DULUTH — Eric Huie’s double-win at the Minnesota Ballet’s Celebrity Dance Challenge lasted more than a night, more than a year, it maybe even lasted five years. In 2010, the stylist from A Touch of Plasch paired with then-company member Suzanne Kritzberg for “A Touch of Bollywood” — quick-paced hip shaking and arm waving that incorporated feats ranging from the Roger Rabbit to a cartwheel.
The duo took both people’s choice, as voted on by the audience at Fregeau Auditorium, and judges’ choice.
“It was surprising,” said Huie, who went on to perform the choreography or a variation of it during at least three more dance challenges in addition to other ballet events. He has also served as a judge. “It was really wonderful because it’s voted on by the audience, which means I did an OK job entertaining them. It was great; I’m not going to lie.”
The ballet’s 13th annual fundraiser pairs 12 pros with regular joes, who show off their skills in two-minute bursts of choreography. The lineup for this year’s “Dancing with the Stars”-esque event at Marshall School in Duluth includes a food truck operator (Jonathan Reznick, Rambler), an evening news anchor (Kristen Vake, CBS3), a musician who has mastered the Rat Pack (Todd Eckart) and more.
All the flare
In recent years, the show’s celebrities have found ways to bring to the stage more than a well-rehearsed routine: props, other talents, theatrics and wildlife.
Not only did Gabe Mayfield dance in 2017, but the local actor who has performed in shows ranging from the opera “Amahl and the Night Visitor” to the musical “Little Shop of Horrors” also sang Queen’s “We Are the Champions.”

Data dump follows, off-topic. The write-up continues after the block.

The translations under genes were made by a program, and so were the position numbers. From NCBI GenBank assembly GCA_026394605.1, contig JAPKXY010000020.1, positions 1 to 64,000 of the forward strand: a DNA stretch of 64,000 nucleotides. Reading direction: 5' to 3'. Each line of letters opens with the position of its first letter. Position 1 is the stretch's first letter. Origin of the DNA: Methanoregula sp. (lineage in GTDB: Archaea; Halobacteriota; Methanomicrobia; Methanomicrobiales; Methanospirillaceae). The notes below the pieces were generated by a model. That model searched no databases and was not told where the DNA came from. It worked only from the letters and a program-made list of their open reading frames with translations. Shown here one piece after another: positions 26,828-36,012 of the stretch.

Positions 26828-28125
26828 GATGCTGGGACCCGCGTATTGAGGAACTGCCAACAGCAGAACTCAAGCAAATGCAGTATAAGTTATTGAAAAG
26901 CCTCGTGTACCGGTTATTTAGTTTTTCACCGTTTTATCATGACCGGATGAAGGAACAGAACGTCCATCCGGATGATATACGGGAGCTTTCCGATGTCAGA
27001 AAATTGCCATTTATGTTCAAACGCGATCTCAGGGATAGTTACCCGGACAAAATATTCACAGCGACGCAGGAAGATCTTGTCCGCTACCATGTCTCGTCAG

He won the people’s choice award.
Maxi Childs, known for her lounge style, and tenor Marcus McConico also sang during their performances.
In 2013, Dan Hanger of Fox 21 had promised to share the stage with live animals from the Lake Superior Zoo for his calypso-style dance to music from “The Lion King.” Ultimately, he could only secure a ball snake — which he held Simba-like when the curtain opened. He didn’t win, though — Maude Dornfeld did.
Dornfeld started in frumpy around-the-house wear, but after finding another woman’s drawers in the laundry, she tossed the basket and threw off her housecoat and emerged as a disco diva for a performance set to “I Will Survive.”
“In my case, I’m not a really great dancer,” Dornfeld recalled. “I was just trying to emphasize my other skills.”
Dornfeld won both audience and judges’ choice that night. It was the first time, she said, she’s ever won anything — a point that has become an inside joke at her house. The sweet taste of victory lasted a year, until she returned for the All Star event.
“I went from double winner to ‘most enthusiastic,’” she said. “That was a huge ego crusher.”
How to win this thing
Huie, who also won the 2014 All Star Celebrity Dance Challenge, said the best performances come from dancers who, regardless of ability, are having fun.
“I love somebody who is committed 100 percent to entertaining,” he said, “people who seem to be enjoying the whole process.”
Andrea Kuzel of Superior Ballroom Dance Studio agreed. As a dancer and teacher, her first instinct is to look for technique and technical perfection, she said.
“One of the biggest things to remember is that it’s a fundraiser and the entertainment value of things,” she said.
Bret Amundson, dean of the School of Arts and Letters at the College of St. Scholastica, also claimed both prizes for a dramatic, contemporary tango with partner — both in life and onstage — Alex Loch, who isn’t a company member but is company-adjacent.
The 2016 performance, set to Nancy Sinatra’s “Bang Bang (My Baby Shot Me Down)” against a moody backdrop included dips and rolls.
For Amundson, the key to winning was easy.
“Well, my secret is my partner, right?” he said. “And practice.”